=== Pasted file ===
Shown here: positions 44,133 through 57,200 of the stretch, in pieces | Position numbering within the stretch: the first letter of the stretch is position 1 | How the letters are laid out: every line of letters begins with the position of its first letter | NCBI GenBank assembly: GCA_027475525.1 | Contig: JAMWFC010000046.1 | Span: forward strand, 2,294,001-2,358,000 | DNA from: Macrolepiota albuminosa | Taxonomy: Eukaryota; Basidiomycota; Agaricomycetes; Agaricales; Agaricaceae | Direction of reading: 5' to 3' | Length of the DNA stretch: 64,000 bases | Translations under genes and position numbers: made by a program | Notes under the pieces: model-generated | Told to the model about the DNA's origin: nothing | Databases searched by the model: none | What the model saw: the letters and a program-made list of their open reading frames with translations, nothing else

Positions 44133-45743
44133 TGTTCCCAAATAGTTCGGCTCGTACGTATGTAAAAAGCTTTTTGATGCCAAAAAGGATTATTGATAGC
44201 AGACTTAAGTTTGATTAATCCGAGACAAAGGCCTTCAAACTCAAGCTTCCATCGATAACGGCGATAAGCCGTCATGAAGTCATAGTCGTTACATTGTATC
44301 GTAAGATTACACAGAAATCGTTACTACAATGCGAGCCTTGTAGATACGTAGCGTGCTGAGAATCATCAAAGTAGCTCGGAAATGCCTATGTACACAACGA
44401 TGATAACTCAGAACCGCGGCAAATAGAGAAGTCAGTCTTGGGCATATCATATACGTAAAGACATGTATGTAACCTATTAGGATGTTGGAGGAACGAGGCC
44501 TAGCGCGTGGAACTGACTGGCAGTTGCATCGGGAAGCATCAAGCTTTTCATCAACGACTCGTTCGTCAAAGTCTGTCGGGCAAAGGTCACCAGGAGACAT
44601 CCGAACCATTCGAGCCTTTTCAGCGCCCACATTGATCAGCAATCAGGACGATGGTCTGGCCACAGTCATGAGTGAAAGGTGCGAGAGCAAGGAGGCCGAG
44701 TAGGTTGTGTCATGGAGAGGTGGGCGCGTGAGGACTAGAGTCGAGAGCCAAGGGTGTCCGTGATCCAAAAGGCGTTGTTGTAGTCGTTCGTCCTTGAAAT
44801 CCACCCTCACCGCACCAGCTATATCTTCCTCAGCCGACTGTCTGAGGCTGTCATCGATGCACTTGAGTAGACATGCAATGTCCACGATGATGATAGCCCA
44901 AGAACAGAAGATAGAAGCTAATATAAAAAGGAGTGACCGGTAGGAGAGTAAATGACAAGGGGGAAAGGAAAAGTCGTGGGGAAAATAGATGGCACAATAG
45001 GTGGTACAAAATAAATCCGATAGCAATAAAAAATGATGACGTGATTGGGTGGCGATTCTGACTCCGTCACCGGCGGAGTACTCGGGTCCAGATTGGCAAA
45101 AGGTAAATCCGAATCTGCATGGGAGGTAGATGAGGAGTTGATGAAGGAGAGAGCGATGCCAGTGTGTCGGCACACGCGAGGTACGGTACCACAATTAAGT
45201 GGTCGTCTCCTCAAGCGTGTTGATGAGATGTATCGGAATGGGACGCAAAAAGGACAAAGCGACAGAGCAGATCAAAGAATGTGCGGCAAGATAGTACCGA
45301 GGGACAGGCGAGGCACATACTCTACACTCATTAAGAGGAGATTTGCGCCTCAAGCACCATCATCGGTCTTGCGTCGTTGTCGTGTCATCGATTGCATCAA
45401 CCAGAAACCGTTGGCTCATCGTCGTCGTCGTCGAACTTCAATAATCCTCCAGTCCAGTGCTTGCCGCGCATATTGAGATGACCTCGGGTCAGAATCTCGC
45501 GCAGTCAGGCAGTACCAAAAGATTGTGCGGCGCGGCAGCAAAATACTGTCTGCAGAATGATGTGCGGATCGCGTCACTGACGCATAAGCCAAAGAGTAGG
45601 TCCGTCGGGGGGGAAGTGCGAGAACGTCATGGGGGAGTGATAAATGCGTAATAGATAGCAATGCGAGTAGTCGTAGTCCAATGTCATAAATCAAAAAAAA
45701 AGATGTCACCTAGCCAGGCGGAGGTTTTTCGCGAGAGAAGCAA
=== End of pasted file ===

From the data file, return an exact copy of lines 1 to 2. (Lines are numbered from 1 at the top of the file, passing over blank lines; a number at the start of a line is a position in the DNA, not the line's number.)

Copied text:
Shown here: positions 44,133 through 57,200 of the stretch, in pieces | Position numbering within the stretch: the first letter of the stretch is position 1 | How the letters are laid out: every line of letters begins with the position of its first letter | NCBI GenBank assembly: GCA_027475525.1 | Contig: JAMWFC010000046.1 | Span: forward strand, 2,294,001-2,358,000 | DNA from: Macrolepiota albuminosa | Taxonomy: Eukaryota; Basidiomycota; Agaricomycetes; Agaricales; Agaricaceae | Direction of reading: 5' to 3' | Length of the DNA stretch: 64,000 bases | Translations under genes and position numbers: made by a program | Notes under the pieces: model-generated | Told to the model about the DNA's origin: nothing | Databases searched by the model: none | What the model saw: the letters and a program-made list of their open reading frames with translations, nothing else

Positions 44133-45743